Microsoft on Monday published guidance for a newly discovered zero-day security flaw in its Office productivity suite that could be exploited to achieve code execution on affected systems.
The weakness, now assigned the identifier CVE-2022-30190, is rated 7.8 out of 10 for severity on the CVSS vulnerability scoring system. Microsoft Office versions Office 2013, Office 2016, Office 2019, and Office 2021, as well as Professional Plus editions, are impacted.
“To help protect customers, we’ve published CVE-2022-30190 and additional guidance here,” a Microsoft spokesperson told The Hacker News in an emailed statement.
The Follina vulnerability, which came to light late last week, involved a real-world exploit that leveraged the shortcoming in a weaponized Word document to execute arbitrary PowerShell code by making use of the “ms-msdt:” URI scheme. The sample was uploaded to VirusTotal from Belarus.
But first signs of exploitation of the flaw date back to April 12, 2022, when a second sample was uploaded to the malware database. This artifact is believed to have targeted a user in Russia with a malicious Word document (“приглашение на интервью.doc“) that masqueraded as an interview invitation with Sputnik Radio.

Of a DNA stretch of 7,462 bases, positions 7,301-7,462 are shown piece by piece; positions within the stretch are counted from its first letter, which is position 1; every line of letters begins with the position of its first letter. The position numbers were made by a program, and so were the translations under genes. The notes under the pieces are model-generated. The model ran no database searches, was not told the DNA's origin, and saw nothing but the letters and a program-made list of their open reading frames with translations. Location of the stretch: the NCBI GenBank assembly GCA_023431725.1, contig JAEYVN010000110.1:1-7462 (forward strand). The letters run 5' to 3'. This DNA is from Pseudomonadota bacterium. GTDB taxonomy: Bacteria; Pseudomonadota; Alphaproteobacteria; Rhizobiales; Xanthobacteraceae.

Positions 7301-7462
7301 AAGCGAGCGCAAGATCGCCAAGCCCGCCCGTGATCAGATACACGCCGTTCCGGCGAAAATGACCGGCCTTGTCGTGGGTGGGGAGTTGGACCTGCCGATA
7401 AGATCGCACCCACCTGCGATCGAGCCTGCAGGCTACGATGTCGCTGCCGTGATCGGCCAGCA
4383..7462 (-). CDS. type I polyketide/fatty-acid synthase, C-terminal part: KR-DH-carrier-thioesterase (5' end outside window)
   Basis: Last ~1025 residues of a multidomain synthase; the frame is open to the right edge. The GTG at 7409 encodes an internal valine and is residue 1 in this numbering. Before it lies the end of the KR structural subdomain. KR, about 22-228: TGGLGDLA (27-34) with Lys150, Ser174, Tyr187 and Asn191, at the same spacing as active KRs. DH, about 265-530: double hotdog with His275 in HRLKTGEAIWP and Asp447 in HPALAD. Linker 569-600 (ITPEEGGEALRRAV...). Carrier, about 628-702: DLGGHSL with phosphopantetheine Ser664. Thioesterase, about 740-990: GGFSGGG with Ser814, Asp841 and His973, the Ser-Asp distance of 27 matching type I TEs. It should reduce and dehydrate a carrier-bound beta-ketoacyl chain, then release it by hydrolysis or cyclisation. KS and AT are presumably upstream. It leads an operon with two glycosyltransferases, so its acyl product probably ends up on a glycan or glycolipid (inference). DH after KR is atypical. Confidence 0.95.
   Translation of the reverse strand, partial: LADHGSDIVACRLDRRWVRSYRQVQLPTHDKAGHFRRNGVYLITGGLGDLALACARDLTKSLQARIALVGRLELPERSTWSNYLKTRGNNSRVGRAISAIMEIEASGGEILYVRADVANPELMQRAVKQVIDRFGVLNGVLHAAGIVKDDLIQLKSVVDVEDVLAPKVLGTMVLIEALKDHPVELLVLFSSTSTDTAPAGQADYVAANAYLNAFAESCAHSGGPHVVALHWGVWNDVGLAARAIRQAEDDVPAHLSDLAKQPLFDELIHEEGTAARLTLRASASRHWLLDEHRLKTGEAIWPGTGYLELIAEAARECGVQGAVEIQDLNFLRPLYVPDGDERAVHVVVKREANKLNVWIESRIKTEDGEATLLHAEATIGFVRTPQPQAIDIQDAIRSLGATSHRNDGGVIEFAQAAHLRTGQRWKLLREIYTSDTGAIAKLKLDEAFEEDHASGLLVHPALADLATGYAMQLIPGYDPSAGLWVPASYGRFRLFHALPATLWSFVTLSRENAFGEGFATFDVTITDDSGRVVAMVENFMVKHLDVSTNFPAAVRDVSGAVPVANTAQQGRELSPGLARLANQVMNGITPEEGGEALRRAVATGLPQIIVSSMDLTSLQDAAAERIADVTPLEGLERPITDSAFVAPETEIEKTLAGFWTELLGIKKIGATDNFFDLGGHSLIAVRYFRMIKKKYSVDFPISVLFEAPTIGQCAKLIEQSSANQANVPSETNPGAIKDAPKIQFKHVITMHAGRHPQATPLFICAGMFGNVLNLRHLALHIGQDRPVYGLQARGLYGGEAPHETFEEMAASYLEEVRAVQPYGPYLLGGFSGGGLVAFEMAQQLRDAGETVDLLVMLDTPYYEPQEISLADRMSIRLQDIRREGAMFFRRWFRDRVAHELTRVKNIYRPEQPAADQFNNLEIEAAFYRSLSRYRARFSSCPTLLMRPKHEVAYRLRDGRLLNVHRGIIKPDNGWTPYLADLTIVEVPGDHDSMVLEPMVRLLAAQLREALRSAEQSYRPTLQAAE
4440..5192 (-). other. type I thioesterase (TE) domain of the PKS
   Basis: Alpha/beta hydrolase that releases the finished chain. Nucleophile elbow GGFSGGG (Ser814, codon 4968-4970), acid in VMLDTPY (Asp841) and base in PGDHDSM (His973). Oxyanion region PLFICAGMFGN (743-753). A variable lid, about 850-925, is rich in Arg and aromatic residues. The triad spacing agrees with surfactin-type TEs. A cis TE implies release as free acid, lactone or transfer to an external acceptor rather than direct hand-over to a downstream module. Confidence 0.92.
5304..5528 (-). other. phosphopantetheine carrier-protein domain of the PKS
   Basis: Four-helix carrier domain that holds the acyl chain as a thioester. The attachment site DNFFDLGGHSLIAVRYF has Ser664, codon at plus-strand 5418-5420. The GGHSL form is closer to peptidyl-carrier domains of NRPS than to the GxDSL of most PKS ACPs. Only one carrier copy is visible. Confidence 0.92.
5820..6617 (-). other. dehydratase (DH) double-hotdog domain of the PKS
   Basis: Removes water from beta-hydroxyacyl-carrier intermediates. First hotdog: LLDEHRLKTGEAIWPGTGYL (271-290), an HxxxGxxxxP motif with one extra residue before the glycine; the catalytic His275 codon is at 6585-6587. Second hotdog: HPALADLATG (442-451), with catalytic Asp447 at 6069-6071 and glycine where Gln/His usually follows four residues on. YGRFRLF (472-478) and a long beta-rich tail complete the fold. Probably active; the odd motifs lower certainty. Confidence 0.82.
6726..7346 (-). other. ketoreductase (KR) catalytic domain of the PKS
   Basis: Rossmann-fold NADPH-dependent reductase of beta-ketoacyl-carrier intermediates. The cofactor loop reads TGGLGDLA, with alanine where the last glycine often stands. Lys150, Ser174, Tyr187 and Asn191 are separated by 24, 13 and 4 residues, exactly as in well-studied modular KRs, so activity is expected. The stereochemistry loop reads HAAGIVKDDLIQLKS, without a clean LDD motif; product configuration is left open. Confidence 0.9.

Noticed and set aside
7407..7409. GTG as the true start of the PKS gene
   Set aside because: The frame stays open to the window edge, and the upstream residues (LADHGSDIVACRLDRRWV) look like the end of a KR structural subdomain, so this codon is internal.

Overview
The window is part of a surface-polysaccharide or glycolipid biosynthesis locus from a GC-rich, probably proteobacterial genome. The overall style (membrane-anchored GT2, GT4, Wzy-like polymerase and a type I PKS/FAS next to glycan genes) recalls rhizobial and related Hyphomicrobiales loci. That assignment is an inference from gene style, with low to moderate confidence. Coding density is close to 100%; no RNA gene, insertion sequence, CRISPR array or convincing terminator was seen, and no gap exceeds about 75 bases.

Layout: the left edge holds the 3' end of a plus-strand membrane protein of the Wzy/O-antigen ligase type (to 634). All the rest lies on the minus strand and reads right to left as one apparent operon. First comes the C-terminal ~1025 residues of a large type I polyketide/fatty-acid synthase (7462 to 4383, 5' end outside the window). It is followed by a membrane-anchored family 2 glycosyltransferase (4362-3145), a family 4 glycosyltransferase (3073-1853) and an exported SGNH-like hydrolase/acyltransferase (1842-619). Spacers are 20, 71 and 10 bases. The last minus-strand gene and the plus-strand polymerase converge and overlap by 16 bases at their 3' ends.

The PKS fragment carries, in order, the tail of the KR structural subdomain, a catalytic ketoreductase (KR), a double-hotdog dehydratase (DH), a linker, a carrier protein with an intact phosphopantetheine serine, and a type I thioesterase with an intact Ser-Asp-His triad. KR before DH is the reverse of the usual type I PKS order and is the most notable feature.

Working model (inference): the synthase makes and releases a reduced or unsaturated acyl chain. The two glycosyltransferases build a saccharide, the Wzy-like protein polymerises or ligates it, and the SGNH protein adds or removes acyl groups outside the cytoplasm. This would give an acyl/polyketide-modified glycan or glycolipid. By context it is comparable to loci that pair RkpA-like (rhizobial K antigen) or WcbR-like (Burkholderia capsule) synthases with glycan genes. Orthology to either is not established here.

“A remote code execution vulnerability exists when MSDT is called using the URL protocol from a calling application such as Word,” Microsoft said in an advisory for CVE-2022-30190.
“An attacker who successfully exploits this vulnerability can run arbitrary code with the privileges of the calling application. The attacker can then install programs, view, change, or delete data, or create new accounts in the context allowed by the user’s rights.”
The tech giant credited crazyman, a member of the Shadow Chaser Group, for reporting the flaw on April 12, coinciding with the discovery of the in-the-wild exploit targeting Russian users, indicating the company had been already aware of the vulnerability.
Indeed, according to screenshots shared by the researcher on Twitter, Microsoft closed the report on April 21, 2022 stating “the issue has been fixed,” while also dismissing the flaw as “not a security issue” since it requires a passkey provided by a support technician when starting the diagnostic tool.
Besides releasing detection rules for Microsoft Defender for Endpoint, the Redmond-based company has offered workarounds in its guidance to disable the MSDT URL protocol via a Windows Registry modification.
“If the calling application is a Microsoft Office application, by default, Microsoft Office opens documents from the internet in Protected View or Application Guard for Office, both of which prevent the current attack,” Microsoft said.
This is not the first time Microsoft Office protocol schemes like “ms-msdt:” have come under the scanner for their potential misuse. Earlier this January, Germany security company SySS disclosed how it’s possible to open files directly via specially crafted URLs such as “ms-excel:ofv|u|https://192.168.1.10/poc[.]xls.”